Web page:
The dean, precentor, chancellor, treasurer and archdeacon were known as dignitaries (principales personę), and occupied the four terminal stalls when sitting in the choir; besides them were five other canons in the cathedral - the Bishop, the Abbot of Scone, and three ordinary canons.
The Bishop - Bishop Gilbert reserved for the episcopal use six out of the fourteen parish churches then in the diocese, which were probably Golspie (Kilmalie), Loth, Rea, Wick,Thurso and Latherton. The teinds of Torboll and Kinnauld and twenty acres of land at Dornoch, with a toft and croft in the same, were assigned for the support of a vicar ministering on the bishop's behalf in the cathedral.
The Abbot of Scone - who acted as a canon of Caithness ex-officio, had assigned to him the church of Kildonan, with all its revenues.
Three canons in ordinary - had the parishes of Olrig, Dunnet, and Canisbay separately assigned to them, with the church of Skinnet to be held in common, and whose fruits were to be partaken only as was appointed with regard to the church of Farr, and if none of them happened to be resident then the fruits were to go to the maintenance and decoration of the cathedral church, provided one hundred shillings were first paid to William of Ross, clerk of Bishop Gilbert, and three marks to Eudo, his chaplain.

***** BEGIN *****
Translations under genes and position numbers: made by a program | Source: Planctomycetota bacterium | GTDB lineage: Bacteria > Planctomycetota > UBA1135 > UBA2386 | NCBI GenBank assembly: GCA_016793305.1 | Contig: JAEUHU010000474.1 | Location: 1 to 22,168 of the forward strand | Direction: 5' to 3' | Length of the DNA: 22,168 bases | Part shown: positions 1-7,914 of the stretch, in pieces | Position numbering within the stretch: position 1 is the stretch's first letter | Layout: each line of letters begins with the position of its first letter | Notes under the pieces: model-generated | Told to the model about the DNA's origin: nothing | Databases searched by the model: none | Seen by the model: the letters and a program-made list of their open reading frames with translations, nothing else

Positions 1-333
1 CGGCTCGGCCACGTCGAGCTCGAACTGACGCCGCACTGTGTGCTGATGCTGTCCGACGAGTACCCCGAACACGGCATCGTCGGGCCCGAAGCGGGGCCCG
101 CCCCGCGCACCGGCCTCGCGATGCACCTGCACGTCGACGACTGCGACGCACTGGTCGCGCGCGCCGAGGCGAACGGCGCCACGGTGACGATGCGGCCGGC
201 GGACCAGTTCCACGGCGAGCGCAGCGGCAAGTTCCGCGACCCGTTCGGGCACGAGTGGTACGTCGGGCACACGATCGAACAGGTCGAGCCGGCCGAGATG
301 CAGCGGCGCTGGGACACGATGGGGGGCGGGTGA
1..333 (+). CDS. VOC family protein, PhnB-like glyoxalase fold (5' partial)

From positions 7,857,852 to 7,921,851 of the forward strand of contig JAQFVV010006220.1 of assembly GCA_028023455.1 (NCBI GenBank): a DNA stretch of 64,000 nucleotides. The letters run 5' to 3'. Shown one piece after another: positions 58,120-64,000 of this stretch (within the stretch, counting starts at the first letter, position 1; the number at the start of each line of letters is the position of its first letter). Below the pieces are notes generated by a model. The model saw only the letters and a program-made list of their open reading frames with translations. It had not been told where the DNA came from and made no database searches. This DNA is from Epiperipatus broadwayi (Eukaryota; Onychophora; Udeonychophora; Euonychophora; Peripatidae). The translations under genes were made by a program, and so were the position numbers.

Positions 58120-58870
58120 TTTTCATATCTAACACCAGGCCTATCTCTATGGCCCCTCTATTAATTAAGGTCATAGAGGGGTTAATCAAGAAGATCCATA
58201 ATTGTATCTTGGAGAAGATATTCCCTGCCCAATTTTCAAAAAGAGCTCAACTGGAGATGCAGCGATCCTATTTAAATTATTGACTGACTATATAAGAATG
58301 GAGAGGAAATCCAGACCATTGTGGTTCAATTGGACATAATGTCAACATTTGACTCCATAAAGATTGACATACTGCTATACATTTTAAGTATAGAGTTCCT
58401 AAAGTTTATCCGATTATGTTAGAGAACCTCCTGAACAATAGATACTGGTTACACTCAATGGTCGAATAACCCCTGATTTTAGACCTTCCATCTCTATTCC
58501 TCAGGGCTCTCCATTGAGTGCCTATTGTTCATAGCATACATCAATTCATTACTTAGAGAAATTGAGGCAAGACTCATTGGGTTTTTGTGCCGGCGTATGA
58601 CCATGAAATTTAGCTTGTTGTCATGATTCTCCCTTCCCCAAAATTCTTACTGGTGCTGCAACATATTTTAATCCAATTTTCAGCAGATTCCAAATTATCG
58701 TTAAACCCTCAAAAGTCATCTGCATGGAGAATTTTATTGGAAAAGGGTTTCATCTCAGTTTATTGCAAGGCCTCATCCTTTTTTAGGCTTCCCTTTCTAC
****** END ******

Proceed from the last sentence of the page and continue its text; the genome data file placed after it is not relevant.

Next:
Seven priests and three deacons were also appointed. Each dignitary with the Bishop and Abbot of Scone had to provide a priest to minister for them in their absence. The other three canons had to provide a deacon, who were to assist and serve the priests. Each of these priests was to celebrate divine service every day, unless canonically prevented, and both priests and deacons were to be present at each canonical 'hour', unless any of them through sickness had leave of the bishop or dean. These deputies of the canons were known as Vicars of the Choir, or Vicars Choral, sometimes stallaries (stallarii), that is, vicars attached to the canon's stall, to distinguish them from the vicars in charge of the canon's parish.
A penalty for non-residence is mentioned in Bishop Gilbert's foundation. The dean was to be in residence for the half of every year and all the other canons, with the exception of the Abbot of Scone, were to be in residence for three months, unless they had leave from the bishop or chapter, failing which they were to pay twelve pence weekly, during absence, towards the maintenance and decoration of the cathedral. The Abbot of Scone was not required to be resident at all. Unlike some other of the Scottish cathedrals, Caithness does not seem to have suffered any troubles as the result of non-residence.
|This page was last updated on: 08 January 2006|
© 2005 Cushnie Enterprises